But there has been no guidance from President-Elect Trump. In fact, his first choice for the position is Jeff Sessions, the man who was famously rejected from a federal judgeship position because “his former colleagues testified Sessions used the n-word and joked about the Ku Klux Klan, saying he thought they were “okay, until he learned that they smoked marijuana””. Again, Congress refused to allow him to rule on a federal bench because of this testimony from a former colleague.
So here we stand. We just finished an election where 25% of the eligible vote gave Trump the presidency. There is also no balance of power because the Republicans are now in charge of the House, Senate, and the White House. A clean sweep. It does not matter that 92% of the country has laws on the books to provide access to cannabis in one form or another. It does not matter that the citizens of 8 more states passed referendums on cannabis access this November. Not at all. We still have to worry about what a Trump presidency will mean for our cause. Twenty years and 46 states later.
More so, in this time of abysmal voter turnout (half of the voting age population did not bother to vote), 71% of Florida voters voted to legalize medical marijuana. Only 49% voted for Trump. Clinton received 48% of Florida’s votes. The other three states, Arkansas, Montana, and North Dakota also voted for both Trump and cannabis. All of the states that voted to legalize cannabis did not vote for Trump. They clearly have a Commander in Chief whose view are in direct conflict with their own.
|State||Trump votes||Marijuana Votes||Clinton votes|
The cannabis community is not a stranger to aggressive talk from the Feds. The era of baby Bush started with massive sweeps of glassblowers and culminated in the arrest of Tommy Chong. These semi-annual (every other year) busts were regular events in medical marijuana states, despite Attorneys General (insert name here) saying they would respect states’ rights. It was not until the Obama administration that reforms came to the cannabis community and the states felt secure in growing their causes.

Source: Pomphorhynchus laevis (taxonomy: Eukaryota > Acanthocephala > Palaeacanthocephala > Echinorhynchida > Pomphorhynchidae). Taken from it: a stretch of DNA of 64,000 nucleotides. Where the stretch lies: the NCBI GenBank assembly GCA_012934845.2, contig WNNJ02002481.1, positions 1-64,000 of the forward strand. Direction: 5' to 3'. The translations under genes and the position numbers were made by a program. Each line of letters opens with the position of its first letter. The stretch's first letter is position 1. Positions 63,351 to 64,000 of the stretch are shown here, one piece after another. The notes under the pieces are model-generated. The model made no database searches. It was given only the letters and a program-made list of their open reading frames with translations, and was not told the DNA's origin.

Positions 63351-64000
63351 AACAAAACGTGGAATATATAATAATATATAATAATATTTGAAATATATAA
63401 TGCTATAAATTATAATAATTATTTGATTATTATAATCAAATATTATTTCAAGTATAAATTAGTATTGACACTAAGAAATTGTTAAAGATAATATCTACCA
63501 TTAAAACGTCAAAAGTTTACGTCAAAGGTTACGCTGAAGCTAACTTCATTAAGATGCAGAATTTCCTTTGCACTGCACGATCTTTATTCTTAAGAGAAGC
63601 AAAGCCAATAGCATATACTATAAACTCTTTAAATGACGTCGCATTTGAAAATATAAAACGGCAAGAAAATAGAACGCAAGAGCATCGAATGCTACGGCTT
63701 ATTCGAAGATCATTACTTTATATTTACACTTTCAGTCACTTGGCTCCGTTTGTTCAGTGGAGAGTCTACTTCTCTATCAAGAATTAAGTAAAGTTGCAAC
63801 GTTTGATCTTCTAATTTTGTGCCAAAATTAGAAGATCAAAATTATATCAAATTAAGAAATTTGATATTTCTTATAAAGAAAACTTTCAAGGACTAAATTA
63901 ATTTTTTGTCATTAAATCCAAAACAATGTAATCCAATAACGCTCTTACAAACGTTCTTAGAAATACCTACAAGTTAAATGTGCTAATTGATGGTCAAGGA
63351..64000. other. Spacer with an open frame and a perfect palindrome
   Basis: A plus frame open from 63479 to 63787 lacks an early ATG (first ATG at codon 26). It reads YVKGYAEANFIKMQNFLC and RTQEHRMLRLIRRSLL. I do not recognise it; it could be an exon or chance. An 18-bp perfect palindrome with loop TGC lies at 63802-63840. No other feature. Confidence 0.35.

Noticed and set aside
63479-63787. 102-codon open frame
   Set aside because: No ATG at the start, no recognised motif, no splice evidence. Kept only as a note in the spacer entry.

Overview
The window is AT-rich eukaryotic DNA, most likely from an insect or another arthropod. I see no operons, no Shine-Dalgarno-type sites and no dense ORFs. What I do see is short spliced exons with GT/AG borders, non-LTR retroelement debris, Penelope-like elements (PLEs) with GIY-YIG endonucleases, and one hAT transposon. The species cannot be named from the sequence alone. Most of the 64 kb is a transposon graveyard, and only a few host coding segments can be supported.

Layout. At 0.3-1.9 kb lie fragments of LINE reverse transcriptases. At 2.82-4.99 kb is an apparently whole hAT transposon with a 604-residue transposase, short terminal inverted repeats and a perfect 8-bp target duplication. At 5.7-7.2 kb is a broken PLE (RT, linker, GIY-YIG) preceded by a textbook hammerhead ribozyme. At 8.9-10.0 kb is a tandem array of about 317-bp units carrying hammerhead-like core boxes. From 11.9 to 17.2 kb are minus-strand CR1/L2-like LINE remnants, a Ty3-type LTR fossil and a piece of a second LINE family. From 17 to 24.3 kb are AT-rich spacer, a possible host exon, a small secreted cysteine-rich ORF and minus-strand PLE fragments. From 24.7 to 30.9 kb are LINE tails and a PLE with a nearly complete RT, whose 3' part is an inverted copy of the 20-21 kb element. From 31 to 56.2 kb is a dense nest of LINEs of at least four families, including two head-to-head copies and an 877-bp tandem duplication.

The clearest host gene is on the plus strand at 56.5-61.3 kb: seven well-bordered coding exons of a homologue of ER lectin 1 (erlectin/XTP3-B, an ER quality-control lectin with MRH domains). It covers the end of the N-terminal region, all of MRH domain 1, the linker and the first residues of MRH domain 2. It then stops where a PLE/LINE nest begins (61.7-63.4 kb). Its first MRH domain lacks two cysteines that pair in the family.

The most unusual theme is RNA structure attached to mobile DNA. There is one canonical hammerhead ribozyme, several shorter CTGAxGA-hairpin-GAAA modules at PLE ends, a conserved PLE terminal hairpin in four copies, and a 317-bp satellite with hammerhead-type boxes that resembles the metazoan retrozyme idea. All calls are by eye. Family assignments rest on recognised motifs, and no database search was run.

A new era was upon the cannabis community. The state as an incubator was working! But this incoming Administration is giving indicators that they don’t care one bit about states incubating citizen-led industries. While the States are very much united in cannabis-reform, it is clear that our Federal Government does not agree. No amount of rationality will change that. So, I will continue to walk forward knowing that the Federal Government is not on my side. I am a Ronin. The scarlet letter is my disgrace.
There used to be really good cannabis in Omaha, where I grew up. Thus the name Danktown which I have bestowed on it much to the chagrin of the current residents (I don’t know why- they should be proud of their amazing genetics). You may be skeptical, but I have long maintained that Omaha had some of the best cannabis on the planet in the 90’s.
We got amazing stuff from all over, really. We were blessed to have the Cali and Colorado buds coming through town regularly, and British Colombia was making its inroads through the north. Brick weed from Mexico was also an option. You could get a yugo($60/oz), a Toyota($100/oz), a Lexus ($200/oz), or a Ferrari ($350-600/oz); it depended on how much money you were willing to part with.
A lot of people I knew grew cannabis in their houses in Omaha. That is what made it so good. These gardens were only 10-30 plants that grew in a basement. These massive 1600-plant flowering rooms that we have here in Colorado aren’t even in greenhouses, but old industrial warehouses. Greenhouses that are built for commerce and shipping may not be the best conditions for growing any plant, let alone one that is nickel -and -dimed for up to $7700/lb at the cash registers.